The 6-foot-5 prospect recorded 30 1/2 sacks with nine forced fumbles and three recoveries last season at Clearwater Academy International. He also caught nine passes for 220 yards. Although defensive line coach Charlie Partridge compared Baldonado's raw skills to those of former Pitt lineman Greg Romeus, he said Baldonado's case is unique in that he didn't begin playing 11-on-11 American football in Italy until his junior year of high school.
"You’re looking at his raw athletic ability," Partridge said of trying to project Baldonado's skills to college football. "You try to find out his level of intelligence, which is extremely high. He wants to become a mechanical engineer and has the aptitude to do that. ... I’m not going to make this comparison but there are similarities between where he’s coming from and Greg Romeus in terms of how long they both have played, their experience at the position. Greg was a receiver, defensive end and only played a few years. ... I’m excited to see what this kid can do."
Mimes, a 6-foot-5, 235-pound athlete from Long Branch, N.J., is the brother of Oakland Raiders defensive end Shalique Calhoun, who played for Narduzzi at Michigan State. Narduzzi said his relationship with Mimes' family secured the commitment.
Mimes recorded 87 tackles, including 10 sacks, and four forced fumbles as a senior at Long Branch High School last season. Like Baldonado, Mimes' position won't be determined until the beginning of fall camp, when Narduzzi's staff puts freshmen through a variety of drills to determine if they should be used on offense or defense.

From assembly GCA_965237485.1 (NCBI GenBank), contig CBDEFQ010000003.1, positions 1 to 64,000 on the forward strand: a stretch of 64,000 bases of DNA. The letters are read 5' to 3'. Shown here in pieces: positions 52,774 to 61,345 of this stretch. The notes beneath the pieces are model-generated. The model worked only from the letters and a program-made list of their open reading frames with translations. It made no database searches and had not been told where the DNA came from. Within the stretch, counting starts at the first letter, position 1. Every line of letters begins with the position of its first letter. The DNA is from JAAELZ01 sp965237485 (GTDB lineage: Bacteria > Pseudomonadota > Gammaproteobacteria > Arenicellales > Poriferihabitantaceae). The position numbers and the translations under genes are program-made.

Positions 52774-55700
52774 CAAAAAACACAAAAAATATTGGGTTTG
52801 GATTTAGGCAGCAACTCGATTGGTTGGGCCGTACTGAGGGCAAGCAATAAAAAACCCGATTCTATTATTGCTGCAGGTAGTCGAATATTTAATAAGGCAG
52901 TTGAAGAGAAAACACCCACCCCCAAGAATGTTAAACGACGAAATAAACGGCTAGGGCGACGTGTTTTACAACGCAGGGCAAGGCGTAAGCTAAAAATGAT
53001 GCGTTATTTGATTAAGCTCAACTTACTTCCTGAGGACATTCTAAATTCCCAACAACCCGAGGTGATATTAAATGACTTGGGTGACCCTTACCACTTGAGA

The Panthers do have a need at tight end after Matt Alaimo, a high school teammate of Pitt early-enrollee freshman quarterback Nick Patti, de-committed and signed with UCLA. The plan was to add a pure tight end, but Narduzzi said there isn't much concern since Baldonado, Mimes and freshman Noah Palmer could play either offense or defense.
The Panthers also have Chris Clark, Tyler Sear, Grant Carrigan and Charles Reeves Jr. returning at the position.
"What we normally do is when we find out when they come into camp, really, what they can do," Narduzzi said. "We’ll go through some big skilled drills. 'Hey, how well do they catch the ball?' They might look good and run well, but if they can’t catch well then they’d probably stay a defensive end. If they can catch it’s kind of like who. We’ll spread those big athletes out and give us a chance to get the best players on the field."
Last February, the Panthers capped National Signing Day by receiving the commitment of four-star running back A.J. Davis, who announced his decision on ESPNU. Although Salahuddin's announcement was not as highly publicized, it generated as much buzz among Pitt's coaching staff.
"Oh, you can bet I'm excited," running backs coach Andre Powell said.
Running back was not viewed as a need for Pitt until Chawntez Moss transferred — a move that did not surprise Powell. But Powell and Narduzzi decided the Panthers weren't going to use a scholarship on his replacement this year unless they could land a tailback that was good enough to compete for the starting job in 2018.
Salahuddin quickly became the top target. He rushed for 1,274 yards and 12 touches for H.D. Woodson High School in Washington, D.C. last season. He was rated by Rivals.com as the city's No. 1 prospect and the No. 5 all-purpose back in the country.
Powell compared Salahuddin to Houston Texans running back Andre Ellington, whom Powell coached at Clemson. Salahuddin is bigger at 5-foot-11, 190 pounds, but he has the type of game-changing speed the Panthers have lacked in recent years:
DC ➡️ Pittsburgh
— Pitt Football (@Pitt_FB) February 7, 2018
Pitt will have Davis, Qadree Ollison, Darrin Hall and Todd Sibley back in 2018, but Salahuddin brings a skillset that Powell has coveted for years and it could be particularly useful with the turnover on the offensive line.
"I think he brings more pure speed to the room but a better open-field runner, maybe, and a guy who can create a little more," Powell said. "He can erase bad blocks. He can help save blocks. You don’t have to be so perfect around him. It doesn't have to be as clean. It brings back good memories."